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Tanzania urged to stop
child labor in mines

DAR ES SALAAM (Xinhua) -- Tanzania was urged by Human Rights Watch on Wednesday to curb child labor in small-scale mines to avoid grave risks to their health and their lives.

Human Rights Watch said in a report released in Dar es Salaam that children as young as eight are working in Tanzania’s small- scale gold mines.

The 96-page report, titled Toxic Toll: Child labor and Mercury Exposure in Tanzania’s Small-Scale Gold Mines, describes how thousands of children work in licensed and unlicensed small-scale gold mines in Tanzania, Africa’s fourth largest gold producer.

The report said the children dig and drill in deep, unstable pits, work underground for shifts of up to 24 hours, and transport and crush heavy bags of gold ore.

It said children risk injury from pit collapses and accidents with tools, as well as long-term health damage from exposure to mercury, breathing dust and carrying heavy loads.

“I thought I was dead, I was so frightened,” the report quoted a 17-year-old boy as saying after he survived a pit accident.

The mining work also harms children’s schooling and places girls at risk of sexual exploitation, said the report which is based on interviews with over 200 people, including 80 children between the ages of eight and 17 working in artisanal gold mining areas in various parts of Tanzania.

“Tanzanian boys and girls are lured to the gold mines in the hopes of a better life, but find themselves stuck in a dead-end cycle of danger and despair,” said Janine Morna, children’s rights research fellow at Human Rights Watch.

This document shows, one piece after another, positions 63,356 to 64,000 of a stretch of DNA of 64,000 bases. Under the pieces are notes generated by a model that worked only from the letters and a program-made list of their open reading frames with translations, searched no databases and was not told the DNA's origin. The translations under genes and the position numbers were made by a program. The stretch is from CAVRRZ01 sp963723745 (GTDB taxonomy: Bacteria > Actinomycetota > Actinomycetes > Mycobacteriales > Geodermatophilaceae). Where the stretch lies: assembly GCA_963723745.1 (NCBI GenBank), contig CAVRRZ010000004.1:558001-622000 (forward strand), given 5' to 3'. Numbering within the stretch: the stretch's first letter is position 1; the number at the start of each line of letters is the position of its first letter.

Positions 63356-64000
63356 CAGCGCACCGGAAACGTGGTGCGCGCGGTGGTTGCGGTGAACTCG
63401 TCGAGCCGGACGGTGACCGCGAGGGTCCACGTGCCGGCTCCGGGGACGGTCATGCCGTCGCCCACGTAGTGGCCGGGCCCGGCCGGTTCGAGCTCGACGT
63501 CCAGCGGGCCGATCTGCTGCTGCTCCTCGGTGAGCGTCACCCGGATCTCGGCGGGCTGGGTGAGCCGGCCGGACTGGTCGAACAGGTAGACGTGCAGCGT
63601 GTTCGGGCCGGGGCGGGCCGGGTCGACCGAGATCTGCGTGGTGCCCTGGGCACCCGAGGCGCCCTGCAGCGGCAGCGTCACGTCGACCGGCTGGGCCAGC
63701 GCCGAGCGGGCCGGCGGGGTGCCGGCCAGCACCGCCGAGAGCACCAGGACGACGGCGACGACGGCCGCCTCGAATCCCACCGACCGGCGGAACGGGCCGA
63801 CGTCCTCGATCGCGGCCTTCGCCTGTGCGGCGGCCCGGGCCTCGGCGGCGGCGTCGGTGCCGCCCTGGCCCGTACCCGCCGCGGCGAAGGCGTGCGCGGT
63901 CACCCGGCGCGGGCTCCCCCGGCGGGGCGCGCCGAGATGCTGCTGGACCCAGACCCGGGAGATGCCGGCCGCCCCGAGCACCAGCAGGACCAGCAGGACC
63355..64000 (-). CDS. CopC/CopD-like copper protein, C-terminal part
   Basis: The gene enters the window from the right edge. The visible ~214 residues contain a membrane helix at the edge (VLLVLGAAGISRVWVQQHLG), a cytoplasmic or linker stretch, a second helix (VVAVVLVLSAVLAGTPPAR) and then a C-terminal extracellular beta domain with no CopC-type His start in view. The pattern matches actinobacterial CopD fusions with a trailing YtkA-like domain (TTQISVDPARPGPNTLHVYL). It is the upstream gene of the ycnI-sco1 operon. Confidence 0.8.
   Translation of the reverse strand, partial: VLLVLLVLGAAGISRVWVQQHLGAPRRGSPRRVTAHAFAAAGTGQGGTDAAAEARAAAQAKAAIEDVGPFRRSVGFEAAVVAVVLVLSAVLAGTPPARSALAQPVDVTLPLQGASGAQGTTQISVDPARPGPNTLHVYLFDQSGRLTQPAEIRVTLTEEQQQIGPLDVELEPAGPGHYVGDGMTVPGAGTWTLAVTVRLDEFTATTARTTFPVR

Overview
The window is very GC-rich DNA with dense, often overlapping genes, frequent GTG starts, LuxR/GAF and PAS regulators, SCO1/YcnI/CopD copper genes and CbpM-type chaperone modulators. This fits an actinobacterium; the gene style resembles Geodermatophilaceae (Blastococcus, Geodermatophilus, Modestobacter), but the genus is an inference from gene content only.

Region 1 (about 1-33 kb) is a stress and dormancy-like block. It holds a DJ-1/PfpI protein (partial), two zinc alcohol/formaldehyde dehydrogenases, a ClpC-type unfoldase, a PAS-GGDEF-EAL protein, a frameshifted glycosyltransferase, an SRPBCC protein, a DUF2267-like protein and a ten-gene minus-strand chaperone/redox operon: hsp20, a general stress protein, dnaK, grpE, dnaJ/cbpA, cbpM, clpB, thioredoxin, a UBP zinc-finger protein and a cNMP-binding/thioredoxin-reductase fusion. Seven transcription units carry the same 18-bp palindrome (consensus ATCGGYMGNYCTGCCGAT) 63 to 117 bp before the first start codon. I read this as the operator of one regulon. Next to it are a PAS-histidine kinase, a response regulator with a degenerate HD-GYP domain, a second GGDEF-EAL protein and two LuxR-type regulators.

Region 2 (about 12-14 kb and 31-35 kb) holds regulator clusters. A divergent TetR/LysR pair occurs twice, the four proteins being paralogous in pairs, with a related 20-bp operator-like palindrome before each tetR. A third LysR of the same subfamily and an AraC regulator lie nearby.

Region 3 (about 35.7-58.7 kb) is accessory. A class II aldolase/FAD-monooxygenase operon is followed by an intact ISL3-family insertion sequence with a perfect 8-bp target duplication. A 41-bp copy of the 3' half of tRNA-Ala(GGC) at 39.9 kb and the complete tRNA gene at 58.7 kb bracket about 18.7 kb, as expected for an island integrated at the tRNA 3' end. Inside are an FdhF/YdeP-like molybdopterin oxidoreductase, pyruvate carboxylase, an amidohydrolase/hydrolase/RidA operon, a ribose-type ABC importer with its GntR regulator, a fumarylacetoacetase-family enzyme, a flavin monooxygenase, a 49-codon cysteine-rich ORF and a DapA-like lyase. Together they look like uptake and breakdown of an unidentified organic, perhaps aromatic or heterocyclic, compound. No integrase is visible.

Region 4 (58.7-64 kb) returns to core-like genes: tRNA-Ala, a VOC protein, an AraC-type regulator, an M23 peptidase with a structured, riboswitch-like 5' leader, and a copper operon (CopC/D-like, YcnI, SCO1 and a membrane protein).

“Tanzania and donors need to get these children out of the mines and into school or vocational training,” she said.

Human Rights Watch visited 11 mining sites in Geita, Shinyanga and Mbeya regions and interviewed more than 200 people, including 61 children working in small-scale gold mining

The report said the employment of children in dangerous mining work was one of the worst forms of child labor under international agreements to which Tanzania is a party.

“On paper, Tanzania has strong laws protecting child labor in mining, but the government has done far too little to enforce them, “ said Morna, “labour inspectors need to visit both licensed and unlicensed mines regularly, and ensure employers face sanctions for using child labour.”

The report said child laborers, as well as children living near mining sites, are at risk of mercury poisoning that attacks the central nervous system and can cause lifelong disability.

The miners, including children, mix mercury with crushed ore and burn the resulting gold-mercury amalgam to release the gold, exposing them to poisonous mercury fumes.
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